Trump Refuses to Say He’ll Accept Election Results If He Loses

  • Republicans offer mixed reactions to nominee’s statement
  • Candidates likely in same room just once more before election

Trump Refuses to Say If He'll Accept Vote Results

Donald Trump refused to say he’d accept the U.S. election’s results if he loses, an extraordinary statement on one of the underpinnings of American democracy, as one of the most unconventional presidential campaigns entered its final stretch.

Democrat Hillary Clinton called the Republican nominee’s remark “horrifying” in one of the most dramatic moments Wednesday night in Las Vegas during their final debate before the Nov. 8 election.

“I will look at it, at the time,” Trump said, as he accused the media of being dishonest and helping rig the election against him. “They’ve poisoned the minds of the voters, but unfortunately for them I think the voters are seeing through it.”

The Third 2016 Presidential Debate in 3 Minutes


Always the showman, Trump said he’d let Americans know his decision about accepting the results after the election. “I will tell you at the time," he said. “I’ll keep you in suspense.”

Clinton expressed shock, echoing comments made earlier this week by President Barack Obama on the importance of a peaceful transfer of power in the U.S.

“Let’s be clear about what he is saying and what that means,” Clinton said. “He is denigrating, he’s talking down our democracy, and I, for one, am appalled that somebody who is the nominee of one of our two major parties would take that kind of position.”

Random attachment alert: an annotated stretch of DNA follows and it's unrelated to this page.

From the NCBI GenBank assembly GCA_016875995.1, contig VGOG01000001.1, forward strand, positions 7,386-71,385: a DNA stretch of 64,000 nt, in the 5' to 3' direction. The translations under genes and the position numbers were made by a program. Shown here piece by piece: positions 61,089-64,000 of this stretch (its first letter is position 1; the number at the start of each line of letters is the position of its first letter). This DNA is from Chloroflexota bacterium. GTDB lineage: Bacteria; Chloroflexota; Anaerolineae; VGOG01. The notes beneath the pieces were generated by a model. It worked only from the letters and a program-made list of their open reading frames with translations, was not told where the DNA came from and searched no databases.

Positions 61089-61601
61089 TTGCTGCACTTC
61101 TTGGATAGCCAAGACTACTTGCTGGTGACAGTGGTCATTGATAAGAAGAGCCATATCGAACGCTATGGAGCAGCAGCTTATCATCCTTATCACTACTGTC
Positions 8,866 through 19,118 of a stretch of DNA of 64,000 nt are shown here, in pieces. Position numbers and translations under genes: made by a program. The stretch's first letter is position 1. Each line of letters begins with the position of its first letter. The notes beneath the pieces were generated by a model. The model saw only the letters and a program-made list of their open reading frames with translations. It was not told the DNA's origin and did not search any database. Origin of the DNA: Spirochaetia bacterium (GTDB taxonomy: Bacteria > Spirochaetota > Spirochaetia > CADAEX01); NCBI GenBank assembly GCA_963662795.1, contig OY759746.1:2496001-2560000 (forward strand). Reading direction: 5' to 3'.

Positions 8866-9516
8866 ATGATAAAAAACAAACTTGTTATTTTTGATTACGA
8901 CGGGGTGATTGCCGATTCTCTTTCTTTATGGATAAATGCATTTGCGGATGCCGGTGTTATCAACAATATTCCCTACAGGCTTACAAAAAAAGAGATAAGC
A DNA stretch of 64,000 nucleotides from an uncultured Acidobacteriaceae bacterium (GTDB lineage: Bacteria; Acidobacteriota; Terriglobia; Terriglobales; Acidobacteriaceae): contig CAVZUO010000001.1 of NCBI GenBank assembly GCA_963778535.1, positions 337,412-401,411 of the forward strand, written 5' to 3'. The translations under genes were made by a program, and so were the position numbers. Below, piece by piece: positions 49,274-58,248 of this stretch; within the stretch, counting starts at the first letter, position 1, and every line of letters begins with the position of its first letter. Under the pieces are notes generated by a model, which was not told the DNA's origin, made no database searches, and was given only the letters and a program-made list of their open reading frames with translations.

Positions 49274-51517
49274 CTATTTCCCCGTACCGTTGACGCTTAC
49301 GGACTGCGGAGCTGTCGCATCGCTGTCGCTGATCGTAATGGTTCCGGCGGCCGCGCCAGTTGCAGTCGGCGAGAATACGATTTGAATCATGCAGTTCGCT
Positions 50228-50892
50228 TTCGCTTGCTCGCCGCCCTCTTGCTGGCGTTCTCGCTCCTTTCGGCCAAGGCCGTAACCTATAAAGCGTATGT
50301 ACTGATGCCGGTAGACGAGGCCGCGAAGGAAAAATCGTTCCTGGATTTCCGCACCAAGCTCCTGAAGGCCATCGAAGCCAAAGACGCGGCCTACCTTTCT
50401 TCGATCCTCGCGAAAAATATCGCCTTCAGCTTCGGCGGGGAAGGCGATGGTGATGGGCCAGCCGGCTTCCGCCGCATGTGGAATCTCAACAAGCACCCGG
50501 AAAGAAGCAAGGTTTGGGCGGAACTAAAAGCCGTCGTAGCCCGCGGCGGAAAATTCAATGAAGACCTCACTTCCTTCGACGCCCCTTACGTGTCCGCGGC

Running Mate

Cases of vote fraud are rare in the U.S. and Trump has offered no evidence of widespread irregularities. Less than an hour before the debate, Trump’s running mate, Indiana Governor Mike Pence, said in a Bloomberg Politics interview that he and Trump had “made it clear that we’ll accept the will of the American people” and expressed confidence that they would win.

But after the debate Pence shifted. He told reporters that there is fraud in some polling locations and so the nominee will “take a wait-and-see approach.”

Some of Trump’s allies also tried to frame his refusal to say he would concede by suggesting it won’t matter, because he’ll win or that a challenge to the results may be required.

Trump’s Allies